In fact, on their face, it can be argued that some of the actions are ridiculously wasteful. The replacement and discard of perfectly working traffic signal bulbs with far more expensive LEDs, whose life span is not proven to be significantly superior, is foolish. Add the labor cost to replace all the lamps, and the more worthwhile activities those employees could be doing in their time, and you again come up with a “make-work” result.

The Denver block grant, funded by U.S. taxpayers, is the perfect example of how government’s intervention in private markets promotes waste and inefficiency. You can literally multiply this case by thousands of grants – and billions of dollars – that have been delivered to state and local governments from the stimulus.

Maass, to his credit, wanted no part of the scheme. He said he paid Denver’s government $150 for the tree that they can’t prove he requested.

Paul Chesser is an associate fellow for the National Legal and Policy Center and publishes, an aggregator of North Carolina news.

National Legal and Policy Center: EPA’s Emissions Rule Would Likely Increase Carbon Dioxide

On the heels of the UN Intergovernmental Panel on Climate Change’s official position that human-generated carbon dioxide is “extremely likely” the “dominant” cause of warming since the mid-20th Century, the Environmental Protection Agency’s simultaneously proposed rule to limit such emissions from fossil-fueled power plants is contradictory.

EPA has wholeheartedly sold the global warming “scientific consensus” justification for CO2 limits to the public, and as a result has conducted a “war against coal” in conjunction with environmental pressure groups for years. And President Obama – who was most recently vocal about it in June – called for the elimination of tax breaks for “Big Oil” and has repeatedly expressed opposition to the construction of the Keystone XL pipeline.

So what’s the contradiction?

Under the proposed EPA rule, newly built coal-fired power plants would have to eliminate 40 percent of their carbon dioxide emissions by using not-ready-for-prime-time capture and sequestration technologies. Where EPA, and Obama, lose all credibility is that in their strategy to make the procedure economically feasible, they expect much of the cost to be offset by selling the CO2 to companies that drill using a technique called enhanced oil recovery (EOR).

“The use of EOR lowers costs for production of domestic oil,” EPA explains in the proposed rule (page 262), “which promotes the important goal of energy independence.”

NLPC reported on the Obama administration’s massive effort to expand CO2 production for EOR in June. The Department of Energy has dedicated at least $9.2 billion to specific projects. But what would be the reason for pumping CO2 in the ground in order to extract otherwise unrecoverable oil? The only reason would is to burn it – which releases more CO2 into the atmosphere.

William Yeatman, assistant director of the Center for Energy and Environment at the Competitive Enterprise Institute, did some research and calculations on what would happen if utilities captured carbon dioxide from their power plants, transported it to oil companies’ fields where they practice EOR, pump the CO2 into the ground, extract the oil, and then burned it. His findings, unsurprisingly, are that CO2 used for EOR will result in a net increase in emissions and thus undermine the purpose of a carbon dioxide rule in the first place.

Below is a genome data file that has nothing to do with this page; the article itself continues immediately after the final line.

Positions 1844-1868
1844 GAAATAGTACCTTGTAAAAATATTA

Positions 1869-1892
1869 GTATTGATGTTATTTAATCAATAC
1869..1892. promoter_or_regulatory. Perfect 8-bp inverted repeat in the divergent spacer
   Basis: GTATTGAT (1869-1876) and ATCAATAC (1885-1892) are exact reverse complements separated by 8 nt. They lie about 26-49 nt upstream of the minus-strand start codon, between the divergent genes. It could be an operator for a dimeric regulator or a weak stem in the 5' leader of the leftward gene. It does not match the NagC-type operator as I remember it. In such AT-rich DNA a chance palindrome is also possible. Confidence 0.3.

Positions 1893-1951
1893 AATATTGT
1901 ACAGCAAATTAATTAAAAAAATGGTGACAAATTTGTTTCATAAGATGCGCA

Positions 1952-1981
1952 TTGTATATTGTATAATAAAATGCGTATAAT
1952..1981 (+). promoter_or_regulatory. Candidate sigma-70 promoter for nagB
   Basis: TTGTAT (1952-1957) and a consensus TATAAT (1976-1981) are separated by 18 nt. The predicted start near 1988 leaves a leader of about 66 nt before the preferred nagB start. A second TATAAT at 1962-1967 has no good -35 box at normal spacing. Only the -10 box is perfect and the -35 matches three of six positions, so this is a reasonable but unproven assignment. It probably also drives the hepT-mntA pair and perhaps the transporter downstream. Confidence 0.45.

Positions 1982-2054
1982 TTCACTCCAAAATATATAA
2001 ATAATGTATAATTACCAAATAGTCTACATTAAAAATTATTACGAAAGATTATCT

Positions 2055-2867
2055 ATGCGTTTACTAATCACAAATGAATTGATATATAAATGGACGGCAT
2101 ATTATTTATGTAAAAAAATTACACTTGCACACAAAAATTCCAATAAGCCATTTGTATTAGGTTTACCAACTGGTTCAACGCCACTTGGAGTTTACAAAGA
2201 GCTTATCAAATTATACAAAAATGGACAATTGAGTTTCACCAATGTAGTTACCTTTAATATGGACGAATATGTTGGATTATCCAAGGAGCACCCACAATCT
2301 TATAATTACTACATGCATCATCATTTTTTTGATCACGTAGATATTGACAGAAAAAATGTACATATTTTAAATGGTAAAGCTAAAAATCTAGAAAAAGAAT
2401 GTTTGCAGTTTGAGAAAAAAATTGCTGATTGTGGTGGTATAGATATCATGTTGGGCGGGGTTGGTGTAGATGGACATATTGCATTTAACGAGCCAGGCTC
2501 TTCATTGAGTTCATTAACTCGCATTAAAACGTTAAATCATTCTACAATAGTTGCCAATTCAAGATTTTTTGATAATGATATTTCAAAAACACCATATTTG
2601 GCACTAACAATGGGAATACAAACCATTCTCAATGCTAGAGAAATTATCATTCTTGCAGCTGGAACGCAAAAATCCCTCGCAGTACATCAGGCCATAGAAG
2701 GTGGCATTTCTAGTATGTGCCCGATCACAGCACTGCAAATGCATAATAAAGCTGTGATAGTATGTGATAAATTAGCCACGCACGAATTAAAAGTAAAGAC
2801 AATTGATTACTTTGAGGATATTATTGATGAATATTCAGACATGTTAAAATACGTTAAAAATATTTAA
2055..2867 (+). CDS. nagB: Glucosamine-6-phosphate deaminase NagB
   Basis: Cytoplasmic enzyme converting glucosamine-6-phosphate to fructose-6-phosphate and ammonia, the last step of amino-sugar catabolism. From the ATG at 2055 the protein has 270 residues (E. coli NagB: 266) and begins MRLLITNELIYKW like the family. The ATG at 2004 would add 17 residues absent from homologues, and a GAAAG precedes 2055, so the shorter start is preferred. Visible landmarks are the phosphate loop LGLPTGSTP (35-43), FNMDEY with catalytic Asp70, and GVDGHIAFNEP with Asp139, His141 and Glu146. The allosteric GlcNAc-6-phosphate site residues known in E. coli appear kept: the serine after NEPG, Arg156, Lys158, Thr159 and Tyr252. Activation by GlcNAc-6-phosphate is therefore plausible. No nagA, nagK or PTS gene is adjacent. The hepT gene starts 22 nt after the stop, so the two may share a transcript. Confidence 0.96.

EPA “completely fails to take into account the expanded carbon footprint of the oil industry caused by its power plant rule,” Yeatman wrote for the blog. By his estimates (you can check his math), Yeatman came up with 1.66 kilograms of CO2 emitted for each 1 kilogram of CO2 captured and then used in EOR.

“Assuming that a CCS project captures 600 lbs CO2 per megawatt-hour and that the plant is running at 85 percent capacity, then a typical coal plant in compliance with EPA’s (proposed) Carbon Pollution Standard would result in the emission of 1.3 million more kilograms of CO2 than the plant would ‘save’ per megawatt capacity annually,” Yeatman explained. “And that doesn’t include the emissions due to the energy input necessary to extract the oil.”

It would seem that if the administration simply wanted more oil in the U.S., all they’d need to do is greenlight the Keystone Pipeline and avoid the expense and trouble of generating and capturing the carbon dioxide they so often demonize. They’ve already labeled CO2 as a public toxin, more or less, to the point where EPA projects no new coal power plants in the U.S. through 2020 and perhaps beyond. A big reason for that is the new regulation, which only motivates mining companies to instead ship their coal overseas where it will be burned far dirtier than it would in America.

While Obama states that his goal is to reduce CO2 in the atmosphere, his actions accomplish just the opposite. Besides the $9.2 billion for existing EOR demonstration projects, there are tens of billions of dollars that have poured into universities and government contractors for the purpose of capturing carbon dioxide and EOR. Taxpayers also support research into issues associated with the process, such as water use. The Department of Energy’s National Energy Technology Laboratory even produced a 61-page report in December 2009 on how to deliver “Public Outreach and Education for Carbon Storage Projects.”

It makes you wonder how the president doesn’t recognize the inconsistency and hypocrisy in his policy implementations, but then again, there are so many that the contradictory effects are unavoidable. A simple example are his broadsides at the rich whom he regularly slams for taking advantage of the poor, while at the same time he doles out favors, regulations, grants and tax breaks to the “rich” people who have supported his agenda, such as green energy.

In the case of CO2 capture for EOR, the president is helping the “Big Oil” industry that a large contingent of his supporters – environmentalists – can’t stand. Obama’s confounding hyper-regulation marches on.

Paul Chesser is an associate fellow for the National Legal and Policy Center and publishes, an aggregator of North Carolina news.